Fewer 16-18 year olds in Nottingham and Nottinghamshire are becoming unemployed or unknown to both councils than in similar parts of the country, according to the latest government data that tracks Not in Education, Employment and Training (NEET) and Not Known levels.
Data recently released by the Department for Education (DfE) shows that Nottinghamshire is the best performing council in the East Midlands for supporting young people into education, employment and training with only 5.8% of 16-18 year olds classed as NEET or whose situation was not known. Nottingham City, which is in second place in the region and has 6.8% of its young people in this situation has the best performance out of any large city in England.
Councillor Philip Owen, chairman of Children and Young People’s committee, at Nottinghamshire County Council said:
“I am delighted with these figures that reveal Nottinghamshire has very few young people not gainfully employed or in education.
“This will undoubtedly benefit their lives and careers down the line and these young people will hopefully make a positive contribution to their local communities and society in general.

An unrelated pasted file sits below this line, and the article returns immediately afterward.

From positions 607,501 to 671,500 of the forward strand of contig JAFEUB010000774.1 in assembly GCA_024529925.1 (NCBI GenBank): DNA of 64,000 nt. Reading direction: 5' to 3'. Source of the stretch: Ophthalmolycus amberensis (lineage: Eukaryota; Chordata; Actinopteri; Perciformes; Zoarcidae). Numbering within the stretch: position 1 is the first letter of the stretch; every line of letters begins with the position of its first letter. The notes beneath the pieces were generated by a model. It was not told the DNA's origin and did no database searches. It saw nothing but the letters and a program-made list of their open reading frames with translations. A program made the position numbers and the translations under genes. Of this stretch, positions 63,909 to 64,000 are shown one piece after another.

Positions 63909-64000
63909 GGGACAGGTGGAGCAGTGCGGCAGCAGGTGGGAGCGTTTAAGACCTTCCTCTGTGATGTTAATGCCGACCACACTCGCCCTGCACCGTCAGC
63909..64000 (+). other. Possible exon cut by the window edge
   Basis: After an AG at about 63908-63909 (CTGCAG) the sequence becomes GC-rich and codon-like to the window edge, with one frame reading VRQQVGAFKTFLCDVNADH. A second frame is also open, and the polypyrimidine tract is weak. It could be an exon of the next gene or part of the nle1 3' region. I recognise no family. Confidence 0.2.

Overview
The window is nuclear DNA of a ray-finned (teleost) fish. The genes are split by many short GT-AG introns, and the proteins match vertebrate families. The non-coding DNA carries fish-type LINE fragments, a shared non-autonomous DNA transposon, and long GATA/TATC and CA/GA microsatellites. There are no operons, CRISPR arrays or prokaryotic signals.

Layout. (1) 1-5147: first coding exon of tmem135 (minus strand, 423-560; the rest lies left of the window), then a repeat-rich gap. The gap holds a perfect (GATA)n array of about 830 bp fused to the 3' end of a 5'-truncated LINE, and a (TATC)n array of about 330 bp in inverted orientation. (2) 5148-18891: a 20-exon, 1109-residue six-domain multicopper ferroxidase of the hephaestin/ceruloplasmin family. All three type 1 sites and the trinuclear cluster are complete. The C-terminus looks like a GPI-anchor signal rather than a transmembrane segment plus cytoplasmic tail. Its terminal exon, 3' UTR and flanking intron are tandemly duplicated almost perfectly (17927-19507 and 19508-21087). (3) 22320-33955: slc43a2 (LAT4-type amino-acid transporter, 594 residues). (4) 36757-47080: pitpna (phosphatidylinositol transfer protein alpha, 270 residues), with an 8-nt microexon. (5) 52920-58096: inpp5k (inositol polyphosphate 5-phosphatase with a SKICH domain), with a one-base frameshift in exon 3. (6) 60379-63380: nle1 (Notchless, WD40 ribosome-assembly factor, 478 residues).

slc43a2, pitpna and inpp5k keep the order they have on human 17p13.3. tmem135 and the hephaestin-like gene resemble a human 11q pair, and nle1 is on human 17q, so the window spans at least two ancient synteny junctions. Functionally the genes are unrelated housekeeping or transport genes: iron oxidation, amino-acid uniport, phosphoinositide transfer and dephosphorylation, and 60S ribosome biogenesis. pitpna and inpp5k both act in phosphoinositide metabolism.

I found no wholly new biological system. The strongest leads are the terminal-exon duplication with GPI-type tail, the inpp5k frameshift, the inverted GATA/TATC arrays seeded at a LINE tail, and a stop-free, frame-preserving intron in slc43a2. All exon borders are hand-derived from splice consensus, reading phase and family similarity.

“Being in a job or at college means that you give yourself the chance to enjoy options later in life and you’re not facing the perpetual cycle of benefits.”
Both councils are supported in this mission by Futures, a social enterprise specialising in supporting people of all ages with their career progression.
John Yarham, Chief Executive of Futures commented:
“Whilst elements of our work differ in each local authority area and we are always conscious of improving outcomes in both, our work in both council areas is of equal pride to us.
Whilst we always want to do more, the data released by DfE shows a very positive picture of the situation for young people across Nottingham and Nottinghamshire.”
Councillor Neghat Khan, Portfolio Holder for Education and Skills, Nottingham City Council stated:
“Nottingham City Council is committed to guaranteeing employment, training or a place in further education for every 18 to 24 year old in the city and whilst we know we must keep working hard to provide this, these figures show that we are making a real difference to the lives of young people in the city.
“We know that here in Nottingham, as in other core cities, many young people face personal challenges which can make it hard for them to move into suitable training or employment when they leave school and it’s really important that we recognise this.
“We are however, very proud of these results and our positive and effective relationships with Futures and the Department of Work and Pensions, and of course with schools and academies across the city, which are clearly having such a positive impact on young people during their transition from education to employment.”Recommend0 recommendationsPublished in